Iranian Corruption Greatest Obstacle to Economic Recovery, Not Sanctions

When Iran’s economic woes make the news, the focus is often on sanctions – how sanctions have “crippled” Iran’s economy, and how their removal is a key to improving growth. In these reports, less emphasis is usually placed on Iran’s own questionable expenditures – including its sponsorship of global terror, recently confirmed by the US State Department to be the biggest in the world – or its endemic corruption.

There is widespread acceptance – including in Iran – of the fact that Iran’s economy needs a facelift. But what if the Islamic republic has more than one economy? What if its leaders, while calling for a self-sufficient “resistance economy,” are running a parallel economy of their own, paying “astronomical” salaries to heads of state-owned companies?

The extent of a corruption scandal recently exposed in the Iranian press, as well as in The Los Angeles Times, would suggest that some Iranians are doing just fine in the current state of its economy – taking home enormous sums as ordinary Iranians struggle under the weight of both international sanctions, a consequence of the Iranian regime’s actions, and said regime’s corruption, even under the “moderate” President Hassan Rouhani.

According to the reports, based on pay stubs acquired by Iranian news outlets, managers and executives at Iranian state-run companies are taking home “nearly 100 times the wage of the lowest-paid government employees.” Such a disparity is illegal in Iran – where “egalitarianism was a mantra” of the 1979 Islamic revolution.

In its article on the scandal, the LA Times suggested that the recent spate of reports on income inequality in the Iranian press reflects attempts by hardliners to undermine Rouhani ahead of his campaign for a second term next year. The Times emphasized, however, that the reports reveal that inequality is endemic to the Iranian regime as a whole, and that “the Islamic Revolution’s promises of economic equality were hollow.”

Over at oil-centric media outlet OilPrice, Mansour Kashfi put it somewhat more bluntly, writing that the distinction between moderates and hardliners in Iran is but “political subterfuge used […] to perpetuate the inherent corruption” of Iran’s “governing system.” According to Kashfi, it is this very corruption – in which both factions are complicit – which will “not only continue to oppress the Iranian people,” but also preclude business with the West. Once again, it emerges that the greatest obstacle to Iran’s sanctions relief is the Iranian regime itself.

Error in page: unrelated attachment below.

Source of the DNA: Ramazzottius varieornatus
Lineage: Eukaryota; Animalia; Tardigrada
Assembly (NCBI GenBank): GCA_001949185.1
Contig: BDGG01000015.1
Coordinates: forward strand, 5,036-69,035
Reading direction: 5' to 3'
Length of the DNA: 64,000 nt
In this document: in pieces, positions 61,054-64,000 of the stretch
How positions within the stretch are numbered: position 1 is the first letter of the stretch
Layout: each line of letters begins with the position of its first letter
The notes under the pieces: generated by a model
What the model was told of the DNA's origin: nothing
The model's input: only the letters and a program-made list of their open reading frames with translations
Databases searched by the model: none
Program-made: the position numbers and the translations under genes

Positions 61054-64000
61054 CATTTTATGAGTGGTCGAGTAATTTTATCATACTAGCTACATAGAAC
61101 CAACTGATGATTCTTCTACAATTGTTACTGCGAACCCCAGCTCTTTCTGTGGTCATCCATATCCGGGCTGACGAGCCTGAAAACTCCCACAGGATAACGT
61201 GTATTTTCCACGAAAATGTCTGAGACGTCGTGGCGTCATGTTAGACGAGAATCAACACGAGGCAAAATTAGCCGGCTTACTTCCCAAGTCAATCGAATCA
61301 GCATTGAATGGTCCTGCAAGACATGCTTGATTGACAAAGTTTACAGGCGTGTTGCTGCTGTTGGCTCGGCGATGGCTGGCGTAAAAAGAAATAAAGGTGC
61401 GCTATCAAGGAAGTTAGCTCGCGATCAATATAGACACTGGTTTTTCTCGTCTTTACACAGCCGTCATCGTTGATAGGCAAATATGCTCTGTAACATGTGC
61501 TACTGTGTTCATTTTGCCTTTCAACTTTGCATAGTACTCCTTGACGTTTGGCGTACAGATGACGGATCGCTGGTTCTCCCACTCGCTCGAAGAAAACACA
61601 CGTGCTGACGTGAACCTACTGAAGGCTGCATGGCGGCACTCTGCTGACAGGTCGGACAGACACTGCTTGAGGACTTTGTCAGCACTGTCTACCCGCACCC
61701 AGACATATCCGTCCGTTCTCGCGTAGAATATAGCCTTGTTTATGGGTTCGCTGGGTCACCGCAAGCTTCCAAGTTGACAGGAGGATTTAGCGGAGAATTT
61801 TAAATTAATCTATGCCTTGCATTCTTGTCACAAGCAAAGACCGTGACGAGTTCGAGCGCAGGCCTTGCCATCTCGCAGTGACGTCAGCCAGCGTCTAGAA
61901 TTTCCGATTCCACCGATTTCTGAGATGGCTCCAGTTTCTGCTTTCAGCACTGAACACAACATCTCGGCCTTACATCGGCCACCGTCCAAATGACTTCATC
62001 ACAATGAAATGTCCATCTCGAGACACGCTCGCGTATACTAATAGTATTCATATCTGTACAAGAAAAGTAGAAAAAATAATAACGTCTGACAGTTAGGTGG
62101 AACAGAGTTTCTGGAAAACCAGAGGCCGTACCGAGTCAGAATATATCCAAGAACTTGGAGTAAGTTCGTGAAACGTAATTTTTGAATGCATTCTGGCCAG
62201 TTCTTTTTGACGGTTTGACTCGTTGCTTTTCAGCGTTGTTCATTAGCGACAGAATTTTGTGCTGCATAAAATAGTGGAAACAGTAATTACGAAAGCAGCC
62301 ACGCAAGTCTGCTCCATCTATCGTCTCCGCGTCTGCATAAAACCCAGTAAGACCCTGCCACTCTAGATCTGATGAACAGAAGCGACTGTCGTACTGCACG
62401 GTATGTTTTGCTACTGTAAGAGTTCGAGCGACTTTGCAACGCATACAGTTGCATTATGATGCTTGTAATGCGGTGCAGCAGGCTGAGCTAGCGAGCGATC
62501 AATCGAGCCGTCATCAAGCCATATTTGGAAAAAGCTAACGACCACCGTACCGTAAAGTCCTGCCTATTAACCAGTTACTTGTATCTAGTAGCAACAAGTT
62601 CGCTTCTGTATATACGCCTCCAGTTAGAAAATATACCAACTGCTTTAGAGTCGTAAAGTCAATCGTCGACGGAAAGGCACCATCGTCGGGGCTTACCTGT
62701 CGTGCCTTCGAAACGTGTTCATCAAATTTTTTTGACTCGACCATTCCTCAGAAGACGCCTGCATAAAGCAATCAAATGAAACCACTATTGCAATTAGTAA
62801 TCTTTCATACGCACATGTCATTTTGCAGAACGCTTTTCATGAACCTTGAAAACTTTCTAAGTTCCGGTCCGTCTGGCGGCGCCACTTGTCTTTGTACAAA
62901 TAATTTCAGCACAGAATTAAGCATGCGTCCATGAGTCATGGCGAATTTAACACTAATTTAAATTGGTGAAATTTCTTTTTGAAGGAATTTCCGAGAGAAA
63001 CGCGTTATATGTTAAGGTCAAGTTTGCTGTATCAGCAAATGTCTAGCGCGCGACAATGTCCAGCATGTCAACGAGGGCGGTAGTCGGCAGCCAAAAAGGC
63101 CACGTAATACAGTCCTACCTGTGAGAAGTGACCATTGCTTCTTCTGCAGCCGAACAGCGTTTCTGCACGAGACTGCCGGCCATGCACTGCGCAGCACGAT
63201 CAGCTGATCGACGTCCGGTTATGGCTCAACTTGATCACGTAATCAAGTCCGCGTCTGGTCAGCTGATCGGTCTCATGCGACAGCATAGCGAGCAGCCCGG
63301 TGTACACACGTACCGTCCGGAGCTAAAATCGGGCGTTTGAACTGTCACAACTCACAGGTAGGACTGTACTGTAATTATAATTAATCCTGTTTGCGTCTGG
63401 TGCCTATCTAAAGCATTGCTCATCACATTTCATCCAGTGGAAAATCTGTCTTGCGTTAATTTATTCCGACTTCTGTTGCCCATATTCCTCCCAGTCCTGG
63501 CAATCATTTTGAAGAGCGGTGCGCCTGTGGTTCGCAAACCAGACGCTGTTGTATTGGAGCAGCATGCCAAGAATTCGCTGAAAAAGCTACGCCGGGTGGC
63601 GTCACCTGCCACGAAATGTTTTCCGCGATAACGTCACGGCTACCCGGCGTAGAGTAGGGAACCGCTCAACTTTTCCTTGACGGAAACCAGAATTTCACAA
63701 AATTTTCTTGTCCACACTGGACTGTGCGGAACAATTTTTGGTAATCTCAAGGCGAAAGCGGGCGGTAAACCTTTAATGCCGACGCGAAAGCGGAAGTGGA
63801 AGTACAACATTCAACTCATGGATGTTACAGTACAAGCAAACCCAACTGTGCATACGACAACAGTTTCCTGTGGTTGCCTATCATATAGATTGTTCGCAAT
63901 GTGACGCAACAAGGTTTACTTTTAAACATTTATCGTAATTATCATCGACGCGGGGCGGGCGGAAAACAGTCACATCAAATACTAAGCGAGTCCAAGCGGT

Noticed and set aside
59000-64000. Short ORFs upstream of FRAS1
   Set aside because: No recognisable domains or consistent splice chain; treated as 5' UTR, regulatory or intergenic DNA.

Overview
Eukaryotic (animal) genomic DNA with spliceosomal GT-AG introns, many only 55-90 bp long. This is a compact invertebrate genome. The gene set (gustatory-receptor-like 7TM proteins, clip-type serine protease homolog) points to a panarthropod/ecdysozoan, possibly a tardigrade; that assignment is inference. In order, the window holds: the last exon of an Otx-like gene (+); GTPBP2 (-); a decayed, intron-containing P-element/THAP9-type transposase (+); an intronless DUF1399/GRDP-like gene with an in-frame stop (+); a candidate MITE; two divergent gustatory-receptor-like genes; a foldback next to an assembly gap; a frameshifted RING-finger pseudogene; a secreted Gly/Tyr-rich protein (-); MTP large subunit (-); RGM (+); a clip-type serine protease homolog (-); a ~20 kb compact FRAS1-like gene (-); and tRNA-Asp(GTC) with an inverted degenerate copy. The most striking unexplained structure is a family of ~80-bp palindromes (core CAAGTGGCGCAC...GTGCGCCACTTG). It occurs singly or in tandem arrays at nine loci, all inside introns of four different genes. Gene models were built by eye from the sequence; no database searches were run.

Blogging & updating on #Iran related news- focusing on Politics, Human Rights & the Iranian nuclear Program. Followed by top Middle East Analysts, Reportes & think tanks.

Tagged with: , , , , , , , ,
Posted in Iranian Financial Sanctions, Iranian Politics, Media Coverage

What's on your mind?

Fill in your details below or click an icon to log in:

WordPress.com Logo

You are commenting using your WordPress.com account. Log Out / Change )

Twitter picture

You are commenting using your Twitter account. Log Out / Change )

Facebook photo

You are commenting using your Facebook account. Log Out / Change )

Google+ photo

You are commenting using your Google+ account. Log Out / Change )

Connecting to %s

Follow us in any way you like!
  Like on FacebookFollow on Twitterstumble uponFlickrPinterest

Get every new post delivered to your Inbox.

Join 42,567 other followers

Visuals to Share
Visitor Count
  • 562,867
Follow us on Twitter
%d bloggers like this: